Pigeon Lake

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Executive homes of Port 32



One of our favorite retirement communities located in the Bobcaygeon area. This setting of high quality homes stands out from anything you have ever looked at before. Our clients have fallen in love with the abundance of local limestone rock landscaping that has been tastefully used for walks, retaining walls and garden areas. A large variety of mature trees and well planned winding streets provide you with the perfect scenic setting for your special executive home/cottage. Some of the lucky few enjoy the scenic Pigeon Lake Waterfront! Private Club House with tons of activities.


Pigeon Lake offers unlimited exploring by boat with a total of 5 Lakes to tour without the hassle of going through the lock system. Well know to be a great fishing lake. A huge selection of starter cottages, lavish estate properties and retirement properties to choose from. Let the Hale Family Sales Team help you find the ideal year round waterfront residence or vacation spot for your active family. 705-887-2987 "Always a Hale Available"


Part of the Tri-Lakes Complex (Chemong, Buckhorn and Pigeon Lakes) east of Bobcaygeon, Ontario A large recreational lake in the Kawartha region of south-central Ontario, part of the Trent-Severn Waterway. The lake serves residents and vacationers year-round and is popular with anglers and boaters. The river and Gannons narrows are speed controlled. Bass, Pickerel or Muskie are abundant. The town of Bobcageon overlooks its western shore through which Lock #32 of the waterway egresses.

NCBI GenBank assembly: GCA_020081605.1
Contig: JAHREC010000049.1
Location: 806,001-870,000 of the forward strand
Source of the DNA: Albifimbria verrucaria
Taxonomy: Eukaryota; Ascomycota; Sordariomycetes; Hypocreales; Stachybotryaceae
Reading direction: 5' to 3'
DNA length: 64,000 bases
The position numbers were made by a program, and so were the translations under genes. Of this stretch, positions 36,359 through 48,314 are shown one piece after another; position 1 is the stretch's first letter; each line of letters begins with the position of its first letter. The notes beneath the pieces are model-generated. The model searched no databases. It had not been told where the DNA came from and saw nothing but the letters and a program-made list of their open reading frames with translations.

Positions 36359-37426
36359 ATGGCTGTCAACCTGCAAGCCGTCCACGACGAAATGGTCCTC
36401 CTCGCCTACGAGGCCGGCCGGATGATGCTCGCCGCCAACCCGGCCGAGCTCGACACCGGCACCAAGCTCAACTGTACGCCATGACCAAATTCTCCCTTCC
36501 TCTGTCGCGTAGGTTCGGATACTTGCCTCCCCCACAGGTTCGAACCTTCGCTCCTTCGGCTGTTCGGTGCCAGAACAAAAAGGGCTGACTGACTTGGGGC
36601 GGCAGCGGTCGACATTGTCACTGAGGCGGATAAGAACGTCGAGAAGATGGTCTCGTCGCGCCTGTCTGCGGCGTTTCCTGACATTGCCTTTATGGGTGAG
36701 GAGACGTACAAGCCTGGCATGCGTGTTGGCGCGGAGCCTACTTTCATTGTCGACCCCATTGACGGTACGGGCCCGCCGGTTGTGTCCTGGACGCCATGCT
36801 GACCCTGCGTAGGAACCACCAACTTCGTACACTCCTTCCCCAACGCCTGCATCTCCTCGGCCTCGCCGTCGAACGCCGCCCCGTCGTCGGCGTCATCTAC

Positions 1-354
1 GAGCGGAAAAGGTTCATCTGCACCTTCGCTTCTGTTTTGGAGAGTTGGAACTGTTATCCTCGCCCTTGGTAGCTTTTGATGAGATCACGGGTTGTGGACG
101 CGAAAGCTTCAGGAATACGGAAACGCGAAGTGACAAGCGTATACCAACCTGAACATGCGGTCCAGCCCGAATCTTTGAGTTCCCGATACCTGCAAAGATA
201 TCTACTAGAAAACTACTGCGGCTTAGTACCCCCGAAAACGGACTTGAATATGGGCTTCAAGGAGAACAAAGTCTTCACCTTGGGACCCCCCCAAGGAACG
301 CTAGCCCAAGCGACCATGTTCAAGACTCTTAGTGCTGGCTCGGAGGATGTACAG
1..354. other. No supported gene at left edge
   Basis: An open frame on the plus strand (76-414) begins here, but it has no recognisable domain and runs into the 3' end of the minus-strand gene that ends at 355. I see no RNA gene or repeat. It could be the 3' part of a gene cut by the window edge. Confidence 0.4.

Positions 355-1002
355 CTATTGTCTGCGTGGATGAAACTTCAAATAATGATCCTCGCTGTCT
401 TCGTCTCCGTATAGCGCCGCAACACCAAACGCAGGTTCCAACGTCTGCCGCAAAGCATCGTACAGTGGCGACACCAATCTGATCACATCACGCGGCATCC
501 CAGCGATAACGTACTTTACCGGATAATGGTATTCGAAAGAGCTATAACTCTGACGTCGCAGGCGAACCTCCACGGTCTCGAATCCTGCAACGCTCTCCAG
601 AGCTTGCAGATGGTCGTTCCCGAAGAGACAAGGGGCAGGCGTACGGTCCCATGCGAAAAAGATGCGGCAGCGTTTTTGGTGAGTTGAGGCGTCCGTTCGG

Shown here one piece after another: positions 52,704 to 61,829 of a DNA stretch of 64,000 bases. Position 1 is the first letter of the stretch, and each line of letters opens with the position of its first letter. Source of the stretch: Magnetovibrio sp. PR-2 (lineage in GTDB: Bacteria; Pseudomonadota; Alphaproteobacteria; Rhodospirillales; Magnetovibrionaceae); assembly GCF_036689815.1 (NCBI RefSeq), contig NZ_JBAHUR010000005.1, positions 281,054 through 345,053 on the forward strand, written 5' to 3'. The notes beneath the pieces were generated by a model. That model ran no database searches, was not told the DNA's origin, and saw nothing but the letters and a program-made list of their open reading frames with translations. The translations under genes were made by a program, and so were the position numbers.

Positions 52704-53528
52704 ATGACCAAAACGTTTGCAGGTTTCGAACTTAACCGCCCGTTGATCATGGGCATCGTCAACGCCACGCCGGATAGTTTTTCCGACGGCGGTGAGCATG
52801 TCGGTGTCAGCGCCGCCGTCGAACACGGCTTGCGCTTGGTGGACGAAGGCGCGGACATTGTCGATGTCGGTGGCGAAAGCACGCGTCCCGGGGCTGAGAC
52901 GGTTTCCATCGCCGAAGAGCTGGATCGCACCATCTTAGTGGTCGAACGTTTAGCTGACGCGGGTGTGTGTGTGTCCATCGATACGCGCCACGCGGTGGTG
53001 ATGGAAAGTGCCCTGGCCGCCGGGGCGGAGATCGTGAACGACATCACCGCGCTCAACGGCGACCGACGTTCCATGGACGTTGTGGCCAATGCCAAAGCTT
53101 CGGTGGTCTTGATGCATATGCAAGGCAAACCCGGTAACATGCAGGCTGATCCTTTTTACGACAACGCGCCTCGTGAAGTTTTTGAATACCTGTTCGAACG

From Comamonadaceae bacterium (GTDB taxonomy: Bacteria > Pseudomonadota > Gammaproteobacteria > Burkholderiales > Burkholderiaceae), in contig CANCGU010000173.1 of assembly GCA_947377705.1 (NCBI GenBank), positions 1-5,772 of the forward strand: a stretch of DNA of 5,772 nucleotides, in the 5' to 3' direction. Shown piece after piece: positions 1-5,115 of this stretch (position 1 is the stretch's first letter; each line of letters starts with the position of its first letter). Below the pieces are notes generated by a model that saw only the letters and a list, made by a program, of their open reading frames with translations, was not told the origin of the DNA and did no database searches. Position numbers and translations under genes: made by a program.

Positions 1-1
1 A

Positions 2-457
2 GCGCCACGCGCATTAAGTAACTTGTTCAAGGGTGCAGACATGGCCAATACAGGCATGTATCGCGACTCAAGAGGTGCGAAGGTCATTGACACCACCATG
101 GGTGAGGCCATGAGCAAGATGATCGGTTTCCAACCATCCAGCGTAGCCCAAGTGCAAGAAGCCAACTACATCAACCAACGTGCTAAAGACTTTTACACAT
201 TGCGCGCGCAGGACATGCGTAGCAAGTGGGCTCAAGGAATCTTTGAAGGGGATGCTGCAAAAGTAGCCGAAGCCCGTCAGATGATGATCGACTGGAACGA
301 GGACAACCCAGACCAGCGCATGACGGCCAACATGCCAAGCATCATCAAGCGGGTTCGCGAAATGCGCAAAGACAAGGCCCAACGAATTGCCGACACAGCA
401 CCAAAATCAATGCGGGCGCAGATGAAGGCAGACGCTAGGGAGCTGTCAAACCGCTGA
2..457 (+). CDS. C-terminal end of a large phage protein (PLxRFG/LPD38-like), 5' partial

Pigeon Lake is 17 miles long averaging between 1 and 2 miles wide. Big Island situated in the middle of the lake is its largest island. It has many anchorages for recreational boaterIs one of the larger lakes in the Kawartha Lakes chain. It is fed by Sturgeon Lake to the west, and the Pigeon River to the south, as well as the Bald Lake chain to the north-east. Downstream, it feeds Upper Buckhorn Lake through the Gannon's Narrows. Deepest water sounding is 57 feet off Lancaster Point in the north. The southern portion of the lake is very weedy and shallow. The middle section averages 8 to 10 feet, with numerous weed flats and humps. The northern section has limited weed growth, but very defined rocky structures and deeper water. In the first half of the fishing season, walleyes are the primary target on this lake; however, in the latter half of the season, this lake receives very heavy Muskie pressure, which peaks during the month of September, where Muskie anglers outnumber all other anglers by up to 4 to 1. This lake is considered one of the most prolific Muskie lakes in the Kawarthas, and has become a "numbers" lake, rather than a trophy lake. Fish in the upper 30 pound range (50" plus) are still possible, but have become very difficult to catch due to the clear water and heavy fishing pressure. Anglers trolling open deep water have an outside shot at a 40 pounder in the mid 50" range. Casters will generally outfish trollers 3 to 1, but the trollers will generally produce the larger fish. Fishing the sunrise and sunset bite is one good way to avoid the fishing pressure on this lake, which also sees very heavy boat traffic throughout the summer. Launching on this lake is done at the public ramp on Front Street E. on the Big Bob River (downstream from the locks) in Bobcaygeon.